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Chris Rink
(757) 864-6786

Julia Cole
(757) 864-4052

For Release:   July 11, 2002
 

RELEASE NO. 02-066

NASA Langley scientist earns National award

A scientist from NASA Langley Research Center will receive a Presidential Early Career Award for Scientists and Engineers (PECASE) at a White House ceremony on July 12.

The National Science and Technology Council (NSTC) selected James Crawford, a research scientist in NASA Langley’s Atmospheric Sciences Competency and first-ever Langley recipient for the national award. Presented annually to a select few, the PECASE is the highest honor bestowed by the U.S. Government on outstanding researchers who are beginning their independent research careers.

In addition to the honor of being selected, the PECASE awards Crawford with five years of funding totaling almost half a million dollars to pursue his research in the Global Tropospheric Experiment (GTE). GTE, managed by NASA Langley, is NASA’s contribution to the United States’ Global Tropospheric Chemistry Program that is part of an international effort to study the lower atmosphere.

"The success of GTE depends on the cooperation of over 30 separate investigative teams involved in both collecting and interpreting atmospheric chemical data," said Crawford. "In that sense, this award represents an endorsement of GTE’s larger scientific goals. The GTE data set continues to deserve increased attention, and I plan to use the research money to attract new investigators to explore the data for potentially unmined information."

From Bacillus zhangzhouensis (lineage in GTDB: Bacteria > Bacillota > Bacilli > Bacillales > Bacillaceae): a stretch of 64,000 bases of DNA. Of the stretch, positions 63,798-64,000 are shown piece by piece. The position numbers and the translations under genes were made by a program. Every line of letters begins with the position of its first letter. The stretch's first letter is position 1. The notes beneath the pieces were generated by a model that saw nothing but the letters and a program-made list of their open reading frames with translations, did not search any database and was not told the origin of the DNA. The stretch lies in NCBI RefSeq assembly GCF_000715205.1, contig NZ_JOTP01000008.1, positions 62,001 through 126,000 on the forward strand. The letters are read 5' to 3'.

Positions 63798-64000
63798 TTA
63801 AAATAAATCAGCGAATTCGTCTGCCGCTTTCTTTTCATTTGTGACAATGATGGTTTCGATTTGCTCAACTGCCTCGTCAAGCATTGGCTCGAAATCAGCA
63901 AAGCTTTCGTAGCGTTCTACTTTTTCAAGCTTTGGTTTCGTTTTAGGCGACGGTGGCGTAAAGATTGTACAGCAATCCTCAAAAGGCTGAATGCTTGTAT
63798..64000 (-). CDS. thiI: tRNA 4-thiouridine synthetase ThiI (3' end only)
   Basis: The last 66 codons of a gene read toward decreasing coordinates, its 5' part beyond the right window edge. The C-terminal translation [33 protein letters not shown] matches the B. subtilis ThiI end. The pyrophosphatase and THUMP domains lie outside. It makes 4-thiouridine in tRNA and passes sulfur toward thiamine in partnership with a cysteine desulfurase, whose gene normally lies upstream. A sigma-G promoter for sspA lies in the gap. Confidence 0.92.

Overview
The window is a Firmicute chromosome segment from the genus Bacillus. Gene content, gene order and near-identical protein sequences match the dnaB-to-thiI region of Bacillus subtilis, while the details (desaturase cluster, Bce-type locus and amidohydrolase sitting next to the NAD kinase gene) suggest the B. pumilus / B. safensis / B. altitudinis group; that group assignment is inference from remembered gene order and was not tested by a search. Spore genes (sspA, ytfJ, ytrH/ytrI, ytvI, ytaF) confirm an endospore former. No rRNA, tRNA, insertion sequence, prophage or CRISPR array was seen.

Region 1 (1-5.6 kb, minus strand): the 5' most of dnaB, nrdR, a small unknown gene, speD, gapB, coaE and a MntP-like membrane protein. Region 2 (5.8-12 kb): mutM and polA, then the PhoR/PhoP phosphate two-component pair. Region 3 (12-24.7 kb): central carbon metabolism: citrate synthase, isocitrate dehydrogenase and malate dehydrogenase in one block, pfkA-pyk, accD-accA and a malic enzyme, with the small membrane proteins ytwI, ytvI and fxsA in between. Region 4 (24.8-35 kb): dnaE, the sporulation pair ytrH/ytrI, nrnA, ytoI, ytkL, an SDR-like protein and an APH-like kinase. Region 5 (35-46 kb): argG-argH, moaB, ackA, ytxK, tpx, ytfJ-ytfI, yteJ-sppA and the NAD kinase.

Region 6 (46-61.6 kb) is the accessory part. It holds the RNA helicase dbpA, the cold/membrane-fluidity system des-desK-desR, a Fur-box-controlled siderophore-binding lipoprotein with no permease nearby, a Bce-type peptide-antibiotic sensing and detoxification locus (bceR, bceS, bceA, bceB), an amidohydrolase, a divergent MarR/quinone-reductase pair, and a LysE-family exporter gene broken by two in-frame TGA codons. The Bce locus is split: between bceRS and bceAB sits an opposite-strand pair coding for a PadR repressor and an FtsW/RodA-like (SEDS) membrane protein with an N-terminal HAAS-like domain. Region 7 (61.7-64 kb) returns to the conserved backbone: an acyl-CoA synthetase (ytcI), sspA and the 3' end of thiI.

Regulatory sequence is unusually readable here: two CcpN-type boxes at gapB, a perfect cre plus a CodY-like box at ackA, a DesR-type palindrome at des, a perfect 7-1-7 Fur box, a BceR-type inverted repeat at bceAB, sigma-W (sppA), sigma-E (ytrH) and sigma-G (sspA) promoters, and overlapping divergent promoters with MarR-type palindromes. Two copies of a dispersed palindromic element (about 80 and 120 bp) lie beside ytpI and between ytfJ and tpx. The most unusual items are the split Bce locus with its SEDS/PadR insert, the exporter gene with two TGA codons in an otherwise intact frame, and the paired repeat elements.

After a decade of experience with GTE, Crawford became the deputy mission scientist for the Transport and Chemical Evolution over the Pacific (TRACE-P) experiment. TRACE-P, the most recent GTE aircraft-based field campaign, occurred during the spring of 2001 off the Pacific East Asian coast.

Crawford received the award based on his TRACE-P research proposal that investigates the atmospheric chemistry of ozone and associated gases by incorporating airborne observations of these gases into computer simulations of their interactions. Understanding this chemistry is crucial to understanding how pollution gases are transformed and ultimately removed from the atmosphere.

Crawford earned his undergraduate degree in mathematics from the U.S. Military Academy at West Point. After spending five years on active duty in the U.S. Army, he enrolled in the Earth and Atmospheric Science program at the Georgia Institute of Technology in Atlanta. At Georgia Tech, he first began working with GTE and ultimately earned a doctorate in atmospheric chemistry. He joined the project full time as a NASA Langley employee in 1997.

The NSTC annually selects PECASE awardees based upon the recommendations of 10 federal agencies. The PECASE awards are intended to recognize some of the finest scientists and engineers who, while early in their research careers, show exceptional potential for leadership at the frontiers of scientific knowledge.

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